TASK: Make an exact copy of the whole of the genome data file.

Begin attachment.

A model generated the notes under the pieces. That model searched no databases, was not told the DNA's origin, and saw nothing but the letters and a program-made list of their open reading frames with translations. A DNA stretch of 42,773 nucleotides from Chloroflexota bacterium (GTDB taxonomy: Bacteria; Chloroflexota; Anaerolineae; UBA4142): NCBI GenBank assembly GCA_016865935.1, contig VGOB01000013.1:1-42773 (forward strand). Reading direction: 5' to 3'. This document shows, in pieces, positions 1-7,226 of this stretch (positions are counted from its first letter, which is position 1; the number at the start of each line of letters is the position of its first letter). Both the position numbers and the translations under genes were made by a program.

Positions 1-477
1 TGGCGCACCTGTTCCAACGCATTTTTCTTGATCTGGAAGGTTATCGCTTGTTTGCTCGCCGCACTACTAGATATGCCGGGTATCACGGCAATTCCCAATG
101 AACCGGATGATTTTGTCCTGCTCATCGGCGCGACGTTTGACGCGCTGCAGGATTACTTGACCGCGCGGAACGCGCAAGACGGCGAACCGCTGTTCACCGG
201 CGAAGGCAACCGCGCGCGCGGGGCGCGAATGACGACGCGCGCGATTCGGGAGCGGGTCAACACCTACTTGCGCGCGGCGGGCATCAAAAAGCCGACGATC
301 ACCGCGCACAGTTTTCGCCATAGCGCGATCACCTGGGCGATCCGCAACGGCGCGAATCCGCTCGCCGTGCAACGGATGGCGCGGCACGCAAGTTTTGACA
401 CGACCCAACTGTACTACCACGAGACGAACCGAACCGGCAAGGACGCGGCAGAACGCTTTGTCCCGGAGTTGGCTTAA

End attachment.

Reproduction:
A model generated the notes under the pieces. That model searched no databases, was not told the DNA's origin, and saw nothing but the letters and a program-made list of their open reading frames with translations. A DNA stretch of 42,773 nucleotides from Chloroflexota bacterium (GTDB taxonomy: Bacteria; Chloroflexota; Anaerolineae; UBA4142): NCBI GenBank assembly GCA_016865935.1, contig VGOB01000013.1:1-42773 (forward strand). Reading direction: 5' to 3'. This document shows, in pieces, positions 1-7,226 of this stretch (positions are counted from its first letter, which is position 1; the number at the start of each line of letters is the position of its first letter). Both the position numbers and the translations under genes were made by a program.

Positions 1-477
1 TGGCGCACCTGTTCCAACGCATTTTTCTTGATCTGGAAGGTTATCGCTTGTTTGCTCGCCGCACTACTAGATATGCCGGGTATCACGGCAATTCCCAATG
101 AACCGGATGATTTTGTCCTGCTCATCGGCGCGACGTTTGACGCGCTGCAGGATTACTTGACCGCGCGGAACGCGCAAGACGGCGAACCGCTGTTCACCGG
201 CGAAGGCAACCGCGCGCGCGGGGCGCGAATGACGACGCGCGCGATTCGGGAGCGGGTCAACACCTACTTGCGCGCGGCGGGCATCAAAAAGCCGACGATC
301 ACCGCGCACAGTTTTCGCCATAGCGCGATCACCTGGGCGATCCGCAACGGCGCGAATCCGCTCGCCGTGCAACGGATGGCGCGGCACGCAAGTTTTGACA
401 CGACCCAACTGTACTACCACGAGACGAACCGAACCGGCAAGGACGCGGCAGAACGCTTTGTCCCGGAGTTGGCTTAA